"Srila Prabhupada could say just the right thing in the right way to deeply touch the heart of the listener."
EVERY MORNING when Srila Prabhupada was in Bombay he used to walk on Juhu Beach. One morning I had been feeling especially wretched and miserable. Although so many other devotees were present, Srila Prabhupada began to speak as if addressing me personally.
He quoted a Sanskrit verse and spoke about two words anatha and sanatha. Natha means "master," so a-natha means "without a master" and sa-natha means "with a master." The whole goal of life is to become sanatha, "with a master."
In the morning on Juhu Beach many gentlemen used to walk their dogs. Srila Prabhupada pointed to a fat and fit gentleman walking with an equally fat and fit dog. The man was walking briskly and confidently with his dog on a leash, and the dog was walking equally briskly and confidently with his master by his side. Srila Prabhupada commented that every dog wants a good master. If the dog has a good master, the dog is happy. He holds his head high; he wags his tail. He knows that his master will maintain and protect him, so he has no anxiety.
But the street dog "The poor fellow has no master. Therefore he is always suffering." Srila Prabhupada then pointed to some stray dogs. "They have no master. They do not know where they will sleep, how they will get food. Other dogs bark at them; children throw stones at them. They are always in anxiety."
Srila Prabhupada stopped walking. He planted his cane firmly in the sand of Juhu Beach. Although I stood behind many of the devotees, who moved close around him, with his eyes laden with love and compassion he looked into my eyes. "So we should be sanatha, protected, not anatha, orphan. We should have our master and be exclusively devoted to him. Then we will feel confident in his protection and always be happy."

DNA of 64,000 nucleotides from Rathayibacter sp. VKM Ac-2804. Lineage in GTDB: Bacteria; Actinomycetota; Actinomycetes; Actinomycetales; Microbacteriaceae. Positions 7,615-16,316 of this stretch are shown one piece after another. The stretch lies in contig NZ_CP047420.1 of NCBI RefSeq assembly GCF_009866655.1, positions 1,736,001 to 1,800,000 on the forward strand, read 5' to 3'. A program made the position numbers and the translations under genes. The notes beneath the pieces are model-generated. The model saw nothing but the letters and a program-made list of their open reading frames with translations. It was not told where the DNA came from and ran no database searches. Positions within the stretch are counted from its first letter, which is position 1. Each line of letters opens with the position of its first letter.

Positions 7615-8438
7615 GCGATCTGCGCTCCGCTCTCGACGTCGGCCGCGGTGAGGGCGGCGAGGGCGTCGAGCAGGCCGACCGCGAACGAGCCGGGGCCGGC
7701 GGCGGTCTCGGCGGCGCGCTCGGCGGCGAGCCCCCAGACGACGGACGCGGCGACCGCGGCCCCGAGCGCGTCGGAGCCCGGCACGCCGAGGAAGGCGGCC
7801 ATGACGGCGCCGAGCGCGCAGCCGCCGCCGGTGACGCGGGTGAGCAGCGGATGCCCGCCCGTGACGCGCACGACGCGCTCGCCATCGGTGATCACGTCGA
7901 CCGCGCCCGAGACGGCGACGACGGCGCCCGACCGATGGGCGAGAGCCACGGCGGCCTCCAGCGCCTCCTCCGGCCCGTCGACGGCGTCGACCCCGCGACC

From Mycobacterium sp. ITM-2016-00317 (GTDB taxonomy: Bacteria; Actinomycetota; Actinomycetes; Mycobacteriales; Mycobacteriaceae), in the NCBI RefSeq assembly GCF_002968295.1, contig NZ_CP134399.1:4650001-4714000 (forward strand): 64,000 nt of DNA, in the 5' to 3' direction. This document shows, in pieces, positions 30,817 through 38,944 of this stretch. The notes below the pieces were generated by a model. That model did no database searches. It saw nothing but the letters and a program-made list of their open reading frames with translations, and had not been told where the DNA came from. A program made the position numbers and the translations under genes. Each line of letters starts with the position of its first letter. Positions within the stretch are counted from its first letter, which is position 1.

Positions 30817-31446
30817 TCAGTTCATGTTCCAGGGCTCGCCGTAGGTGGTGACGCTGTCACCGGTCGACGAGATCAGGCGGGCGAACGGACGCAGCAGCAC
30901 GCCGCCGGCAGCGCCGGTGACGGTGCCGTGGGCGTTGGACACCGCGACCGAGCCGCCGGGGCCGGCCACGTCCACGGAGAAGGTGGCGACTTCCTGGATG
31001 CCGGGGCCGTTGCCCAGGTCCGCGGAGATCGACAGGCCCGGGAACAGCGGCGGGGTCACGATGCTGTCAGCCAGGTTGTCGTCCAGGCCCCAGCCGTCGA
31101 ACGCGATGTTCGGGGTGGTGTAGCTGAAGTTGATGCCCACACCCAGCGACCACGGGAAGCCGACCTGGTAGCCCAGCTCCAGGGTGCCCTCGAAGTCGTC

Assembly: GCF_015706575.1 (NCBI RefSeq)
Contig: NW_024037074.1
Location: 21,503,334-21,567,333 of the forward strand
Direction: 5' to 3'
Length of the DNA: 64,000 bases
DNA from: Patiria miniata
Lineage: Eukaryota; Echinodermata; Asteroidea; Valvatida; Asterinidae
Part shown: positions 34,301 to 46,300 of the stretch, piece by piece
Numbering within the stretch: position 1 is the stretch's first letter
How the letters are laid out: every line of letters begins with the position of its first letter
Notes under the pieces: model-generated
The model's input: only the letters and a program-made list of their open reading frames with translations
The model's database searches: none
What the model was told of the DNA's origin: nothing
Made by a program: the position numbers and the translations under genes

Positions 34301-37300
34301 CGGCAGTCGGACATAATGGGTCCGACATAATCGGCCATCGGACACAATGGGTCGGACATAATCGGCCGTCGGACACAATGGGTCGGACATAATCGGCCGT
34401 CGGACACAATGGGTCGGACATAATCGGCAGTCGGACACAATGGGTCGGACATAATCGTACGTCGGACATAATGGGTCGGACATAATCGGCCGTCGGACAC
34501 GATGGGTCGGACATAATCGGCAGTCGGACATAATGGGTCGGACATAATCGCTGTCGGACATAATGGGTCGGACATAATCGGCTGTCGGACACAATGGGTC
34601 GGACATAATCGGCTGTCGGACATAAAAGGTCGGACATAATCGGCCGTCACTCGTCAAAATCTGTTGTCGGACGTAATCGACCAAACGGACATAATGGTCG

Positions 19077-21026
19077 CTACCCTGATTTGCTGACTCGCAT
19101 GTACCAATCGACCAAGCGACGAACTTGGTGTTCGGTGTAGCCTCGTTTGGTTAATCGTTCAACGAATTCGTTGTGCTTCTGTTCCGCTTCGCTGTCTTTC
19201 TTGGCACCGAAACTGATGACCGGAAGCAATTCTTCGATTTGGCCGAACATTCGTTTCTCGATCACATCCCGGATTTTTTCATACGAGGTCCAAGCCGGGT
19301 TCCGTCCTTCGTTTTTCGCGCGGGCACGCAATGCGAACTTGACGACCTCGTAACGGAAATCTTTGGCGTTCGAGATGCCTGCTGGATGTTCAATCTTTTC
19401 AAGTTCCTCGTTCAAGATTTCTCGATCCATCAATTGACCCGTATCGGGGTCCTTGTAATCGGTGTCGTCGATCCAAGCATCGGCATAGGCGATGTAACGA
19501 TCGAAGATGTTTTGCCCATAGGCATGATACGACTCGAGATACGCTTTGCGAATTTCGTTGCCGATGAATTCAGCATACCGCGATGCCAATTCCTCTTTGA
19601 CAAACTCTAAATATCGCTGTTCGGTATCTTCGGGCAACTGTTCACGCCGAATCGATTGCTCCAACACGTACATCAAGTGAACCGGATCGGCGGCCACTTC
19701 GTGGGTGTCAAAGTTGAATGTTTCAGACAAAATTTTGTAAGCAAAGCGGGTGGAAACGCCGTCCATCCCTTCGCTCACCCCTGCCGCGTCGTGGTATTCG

Quoting the verse again, Srila Prabhupada explained each Sanskrit word. Mano-ratha: the chariot of the mind. Mental concoction is driving us here, there, here, there. We have no peace. But when we have our perfect master to serve, we become peaceful (prasanta) and jubilant: "I have got my master. I have no cares or anxiety." This is the ideal of life, to become sanatha-jivitam, living with hope: "I have got my master who will give me protection."
I knew that Srila Prabhupada was speaking directly to me, addressing my present need in Krsna consciousness. Without my even asking or saying anything, he knew my heart and gave the perfect solution through his instructions.
Thereafter, I always tried to remember and follow these instructions of Srila Prabhupada's.
Although I had caught some of the words from the verse and Srila Prabhupada's explanation, I very much wanted to find the verse but could not. Then several years later I came across the same verse quoted in Sri Caitanya-caritamrta (Madhya-lila1.206):
bhavantam evanucaran nirantarah
"By serving You constantly one is freed from all material desires and is completely pacified. When shall I engage as Your permanent eternal servant and always feel joyful to have such a fitting master?"
Reading the purport, I found the same instructions Srila Prabhupada had given on Juhu Beach: "Just as a dog or servant is very satisfied to get a competent, perfect master, or as a child is completely satisfied to possess a competent father, so the living entity is satisfied by completely engaging in the service of the Supreme Lord. He thereby knows that he has a competent master to save him from all kinds of danger."
I realized that Srila Prabhupada is so perfect that he always spoke on the basis of scripture. And because of his tremendous compassion and humanity, he could say just the right thing in the right way to deeply touch the heart of the listener.
Now whenever I walk on Juhu Beach and see the different types of dogs those with masters and those without I remember Srila Prabhupada's instructions and pray that I will always remain Srila Prabhupada's dog.
Giriraja Swami is a member of ISKCON's governing body commission and teaches Krsna consciousness in India, Africa, and other parts of the world.